semantic html

Mastering Web Components: A Comprehensive Step-by-Step Guide

Learn step-by-step how Web Components work and how to use them. Including HTML templates, custom elements, shadow DOM, attributes, properties, and slots.
If you're looking for a more visual and interactive way to learn about the topic of this post, check out my YouTube video on the same subject.

Why do they exist?

Web Components are the W3C’s answer to the rise of fronted JavaScript frameworks, where apps are divided into components that are composed together to form the UI. The classic way of developing vanilla HTML is to think in documents, so in the big picture of whole pages.

As frameworks like React and Angular require big JavaScript runtimes that every user has to download and execute, there was a need to make this component-based development style natively usable. This is why Web Components exit. I like to use them to extend existing web pages with small pieces of functionality. Oracle APEX, for example, allows you to develop plug-ins that integrate into the page. It does not force you to use Web Components, but I like to think about the components separately from the integration layer.

How do they work? - Step by step

We are developing a website for a pool repair company. On numerous pages, we need the dimensions of the customer’s pool to calculate how many materials we need and how much water we have to pump out. To not reinvent the wheel every time we need this functionality, we designed a small HTML layout that we can reuse on every page:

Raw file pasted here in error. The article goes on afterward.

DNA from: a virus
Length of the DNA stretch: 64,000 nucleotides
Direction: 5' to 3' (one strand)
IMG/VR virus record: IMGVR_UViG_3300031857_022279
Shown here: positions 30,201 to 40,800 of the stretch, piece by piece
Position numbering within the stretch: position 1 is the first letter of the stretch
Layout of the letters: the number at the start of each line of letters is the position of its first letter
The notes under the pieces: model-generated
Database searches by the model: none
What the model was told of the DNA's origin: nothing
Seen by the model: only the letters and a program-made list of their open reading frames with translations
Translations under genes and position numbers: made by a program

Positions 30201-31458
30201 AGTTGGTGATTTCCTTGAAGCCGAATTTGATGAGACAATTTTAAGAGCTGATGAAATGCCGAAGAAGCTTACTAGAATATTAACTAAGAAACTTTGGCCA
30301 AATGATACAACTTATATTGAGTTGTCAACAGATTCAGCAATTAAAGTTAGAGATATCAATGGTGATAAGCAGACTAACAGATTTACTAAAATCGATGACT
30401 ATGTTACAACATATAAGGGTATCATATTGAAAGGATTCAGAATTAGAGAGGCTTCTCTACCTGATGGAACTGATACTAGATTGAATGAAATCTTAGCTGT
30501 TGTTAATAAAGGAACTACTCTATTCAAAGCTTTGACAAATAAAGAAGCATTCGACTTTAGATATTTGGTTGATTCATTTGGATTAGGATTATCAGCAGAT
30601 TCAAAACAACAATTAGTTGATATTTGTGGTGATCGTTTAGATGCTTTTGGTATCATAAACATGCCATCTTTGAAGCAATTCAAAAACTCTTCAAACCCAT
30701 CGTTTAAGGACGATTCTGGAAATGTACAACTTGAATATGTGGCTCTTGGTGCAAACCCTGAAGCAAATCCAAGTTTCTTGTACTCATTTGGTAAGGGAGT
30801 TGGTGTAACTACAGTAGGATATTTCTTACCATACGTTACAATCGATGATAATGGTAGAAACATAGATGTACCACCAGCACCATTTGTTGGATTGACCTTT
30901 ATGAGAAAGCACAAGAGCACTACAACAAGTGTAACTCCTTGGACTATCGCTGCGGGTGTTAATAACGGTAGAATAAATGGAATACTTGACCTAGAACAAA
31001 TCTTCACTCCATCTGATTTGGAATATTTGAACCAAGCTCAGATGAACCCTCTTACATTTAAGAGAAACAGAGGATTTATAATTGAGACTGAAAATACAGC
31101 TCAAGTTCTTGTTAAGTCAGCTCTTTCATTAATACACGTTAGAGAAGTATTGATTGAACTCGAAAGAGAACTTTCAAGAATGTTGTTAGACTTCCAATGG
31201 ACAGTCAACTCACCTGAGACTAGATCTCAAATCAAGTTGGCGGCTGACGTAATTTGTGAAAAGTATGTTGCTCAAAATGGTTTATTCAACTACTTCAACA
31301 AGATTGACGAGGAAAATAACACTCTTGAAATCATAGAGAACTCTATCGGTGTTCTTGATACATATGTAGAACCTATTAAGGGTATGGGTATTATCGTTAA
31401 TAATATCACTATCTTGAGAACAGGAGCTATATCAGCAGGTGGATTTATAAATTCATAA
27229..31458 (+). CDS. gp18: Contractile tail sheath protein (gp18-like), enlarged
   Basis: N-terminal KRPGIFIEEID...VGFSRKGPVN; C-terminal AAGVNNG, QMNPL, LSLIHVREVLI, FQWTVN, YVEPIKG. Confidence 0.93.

2  .dimension-inputs {
3    display: grid;
4    grid-template-columns: 15ch 10ch;
5    row-gap: 0.4rem;
6  }
7  /* ... */
9<div class="input-section">
10  <div class="dimension-inputs">
11    <label for="length">Length (meters)</label>
12    <input id="length" type="number" min="0" />
13    <label for="width">Width (meters)</label>
14    <input id="width" type="number" min="0" />
15    <label for="depth">Depth (meters)</label>
16    <input id="depth" type="number" min="0" />
17  </div>
18  <button id="calculate">Calculate</button>
20<div class="output-section">
21  <label>Water Capacity (liters): </label>
22  <span id="capacity"></span>
23  <br />
24  <label>Surface Area (square meters): </label>
25  <span id="area"></span>

How can we bundle this layout and the functionality behind it into a reusable component?

HTML Templates: Reausability

Copying and pasting this HTML layout everywhere is not ideal. When we want to change anything, we need to go through every page and do it there manually.

Luckily, we have the <template> tag where we can store this layout and implement it anywhere we need it. We can store it directly in the HTML file or in JavaScript. We can clone it with JavaScript to use the template:

1const template = document.createElement('template'); = 'pool-calculator-template';
3template.innerHTML = `
5/* ... */
7<div class="input-section">
8  <!-- ... -->
12// get the div with the id app and append the template to it
13const appEl = document.querySelector('#app');
14const templateClone = template.content.cloneNode(true);

The HTML structure now includes a 1:1 clone of the template:

Custom elements: elegant API

Always running the cloneNode code works fine, but we can enhance this. We can create our own HTML element that includes the template and the cloneNode code. This way, we can use it like any other element in HTML: